City Paper is not for tourists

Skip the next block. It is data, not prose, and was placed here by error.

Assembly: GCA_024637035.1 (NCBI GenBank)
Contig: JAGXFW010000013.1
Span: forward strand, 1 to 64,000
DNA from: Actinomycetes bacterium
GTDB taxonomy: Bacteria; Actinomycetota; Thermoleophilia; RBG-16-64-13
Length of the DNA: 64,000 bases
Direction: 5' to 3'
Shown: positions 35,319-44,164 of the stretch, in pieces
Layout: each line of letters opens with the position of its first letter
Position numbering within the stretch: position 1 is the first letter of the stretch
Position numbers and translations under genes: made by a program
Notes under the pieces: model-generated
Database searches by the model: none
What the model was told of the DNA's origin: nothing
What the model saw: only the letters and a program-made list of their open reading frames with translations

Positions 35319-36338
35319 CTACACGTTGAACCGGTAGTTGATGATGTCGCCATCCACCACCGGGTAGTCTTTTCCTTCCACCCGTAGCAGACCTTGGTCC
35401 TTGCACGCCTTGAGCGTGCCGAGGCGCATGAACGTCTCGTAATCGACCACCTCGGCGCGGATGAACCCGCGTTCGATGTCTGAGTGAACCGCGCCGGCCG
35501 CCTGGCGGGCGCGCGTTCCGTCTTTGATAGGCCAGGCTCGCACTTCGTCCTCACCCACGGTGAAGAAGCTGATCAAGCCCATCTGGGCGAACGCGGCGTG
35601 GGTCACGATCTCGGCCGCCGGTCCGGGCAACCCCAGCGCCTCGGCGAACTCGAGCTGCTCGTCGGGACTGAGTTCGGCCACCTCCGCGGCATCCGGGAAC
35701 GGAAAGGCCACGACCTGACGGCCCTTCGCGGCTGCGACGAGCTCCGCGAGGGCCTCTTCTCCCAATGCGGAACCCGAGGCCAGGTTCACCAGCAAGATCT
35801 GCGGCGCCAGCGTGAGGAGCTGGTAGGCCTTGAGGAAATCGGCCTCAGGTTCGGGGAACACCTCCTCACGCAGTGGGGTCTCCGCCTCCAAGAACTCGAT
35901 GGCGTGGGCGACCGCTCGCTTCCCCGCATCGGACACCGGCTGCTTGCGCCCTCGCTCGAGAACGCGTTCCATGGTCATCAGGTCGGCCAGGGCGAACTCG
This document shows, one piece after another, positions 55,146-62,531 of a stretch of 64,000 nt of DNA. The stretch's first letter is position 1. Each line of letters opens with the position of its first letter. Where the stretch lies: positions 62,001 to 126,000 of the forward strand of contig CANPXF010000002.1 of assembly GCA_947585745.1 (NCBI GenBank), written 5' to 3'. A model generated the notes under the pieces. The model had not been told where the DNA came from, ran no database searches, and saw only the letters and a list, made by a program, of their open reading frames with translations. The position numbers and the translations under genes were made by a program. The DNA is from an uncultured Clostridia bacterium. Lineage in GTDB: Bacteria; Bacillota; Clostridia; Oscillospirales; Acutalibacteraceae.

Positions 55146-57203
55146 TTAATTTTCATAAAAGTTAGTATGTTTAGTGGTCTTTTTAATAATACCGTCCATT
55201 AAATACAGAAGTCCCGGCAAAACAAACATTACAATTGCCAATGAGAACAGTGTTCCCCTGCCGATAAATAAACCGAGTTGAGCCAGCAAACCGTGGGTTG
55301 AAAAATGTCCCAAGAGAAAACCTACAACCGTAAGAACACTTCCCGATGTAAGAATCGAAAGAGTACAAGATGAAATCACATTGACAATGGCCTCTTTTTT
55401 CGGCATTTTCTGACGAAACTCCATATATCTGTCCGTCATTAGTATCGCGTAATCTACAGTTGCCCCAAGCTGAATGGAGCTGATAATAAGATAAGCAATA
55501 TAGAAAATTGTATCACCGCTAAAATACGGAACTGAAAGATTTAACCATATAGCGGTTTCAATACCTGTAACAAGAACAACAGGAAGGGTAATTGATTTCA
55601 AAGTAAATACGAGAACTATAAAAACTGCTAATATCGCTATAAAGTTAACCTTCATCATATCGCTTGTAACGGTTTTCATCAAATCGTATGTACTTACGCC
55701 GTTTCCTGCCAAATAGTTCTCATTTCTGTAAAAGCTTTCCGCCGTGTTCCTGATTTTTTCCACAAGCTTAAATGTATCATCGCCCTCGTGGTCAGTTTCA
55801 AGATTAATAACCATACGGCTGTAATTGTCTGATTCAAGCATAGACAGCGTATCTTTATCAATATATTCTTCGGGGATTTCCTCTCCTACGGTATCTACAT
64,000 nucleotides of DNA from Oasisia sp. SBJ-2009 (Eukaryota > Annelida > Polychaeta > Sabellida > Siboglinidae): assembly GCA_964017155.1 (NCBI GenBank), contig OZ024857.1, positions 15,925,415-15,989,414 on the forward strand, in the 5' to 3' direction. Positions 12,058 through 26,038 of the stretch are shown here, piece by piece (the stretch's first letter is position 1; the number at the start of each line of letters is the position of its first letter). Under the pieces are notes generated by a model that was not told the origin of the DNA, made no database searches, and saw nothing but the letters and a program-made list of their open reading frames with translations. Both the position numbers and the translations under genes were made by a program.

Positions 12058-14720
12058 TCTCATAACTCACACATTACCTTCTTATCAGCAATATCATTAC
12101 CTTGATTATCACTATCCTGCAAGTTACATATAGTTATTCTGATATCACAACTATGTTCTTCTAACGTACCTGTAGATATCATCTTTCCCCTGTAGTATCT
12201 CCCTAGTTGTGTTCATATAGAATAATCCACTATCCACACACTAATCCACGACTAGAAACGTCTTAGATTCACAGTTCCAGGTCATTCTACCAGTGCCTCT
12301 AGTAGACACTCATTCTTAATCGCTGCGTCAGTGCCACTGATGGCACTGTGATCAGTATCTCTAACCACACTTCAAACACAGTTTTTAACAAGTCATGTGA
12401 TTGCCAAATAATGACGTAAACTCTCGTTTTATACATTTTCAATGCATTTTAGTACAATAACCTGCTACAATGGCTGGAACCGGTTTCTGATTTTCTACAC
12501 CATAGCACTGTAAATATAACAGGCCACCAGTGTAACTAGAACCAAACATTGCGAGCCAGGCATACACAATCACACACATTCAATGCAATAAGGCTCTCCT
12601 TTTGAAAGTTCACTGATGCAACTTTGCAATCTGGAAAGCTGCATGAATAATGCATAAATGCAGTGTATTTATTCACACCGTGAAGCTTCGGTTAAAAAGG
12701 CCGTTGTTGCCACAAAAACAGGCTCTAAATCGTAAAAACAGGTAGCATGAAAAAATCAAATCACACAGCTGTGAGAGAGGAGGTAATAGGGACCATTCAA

There’s no shortage of statistics, analysis, and eloquent opinions in No End in Sight, Charles Ferguson’s prizewinning documentary about the United States’ occupation of Iraq. But in terms of tidiness, none of the film’s interview subjects expresses concern about the administration’s decisions better than retired Army Col. Paul Hughes: “Common sense tells me, You don’t do that.” Hughes, who was part of the transition team after the “Mission Accomplished”nanointed taking of Baghdad in May 2003, is speaking specifically about the move to disband the Iraqi military, but the remark could apply to the whole litany of missteps chronicled here—and it’ll feel like a tiny, triumphant moment of high-rank candor to anyone who’s spent the past four years figuratively smacking his forehead as the situation has disintegrated. Inarguably, No End in Sight piles on, adding to the onslaught of criticism—filmic and otherwise—against the Iraq invasion, and sitting through yet another round of battering may sound wearisome. But for a comprehensive, comprehensible account of what’s gone wrong, you can’t find much better. Ferguson is a first-rate lecturer whose most impressive talent is the ability to speak to the layman without resorting to Michael Moorenisms such as jokes, ironic pop songs, and general hammerings-home. Instead, he looks at a series of problems—from a slapped-together reconstruction organization sent to work minus little things like computers and a staff, to a tight circle of upper-level policymakers who’d never set foot in Iraq—while presenting some basic information (courtesy of narrator Campbell Scott), and letting people such as Hughes tell the story of what went wrong. (The film isn’t completely free of cheap shots: There are a few subtly critical images of George Bush in shirt sleeves, for example, and, more frequently, footage of former Secretary of Defense Donald Rumsfeld making an ass of himself, such as infamously retorting “Stuff happens!” in response to questions about the looting of Iraqi artifacts.) Ferguson, above all, is meticulous in his chronological combing of each and seemingly every government mishap. By the time No End in Sight gets to a late chapter titled “Things Fall Apart,” you’ll believe that call could have been made a long time ago.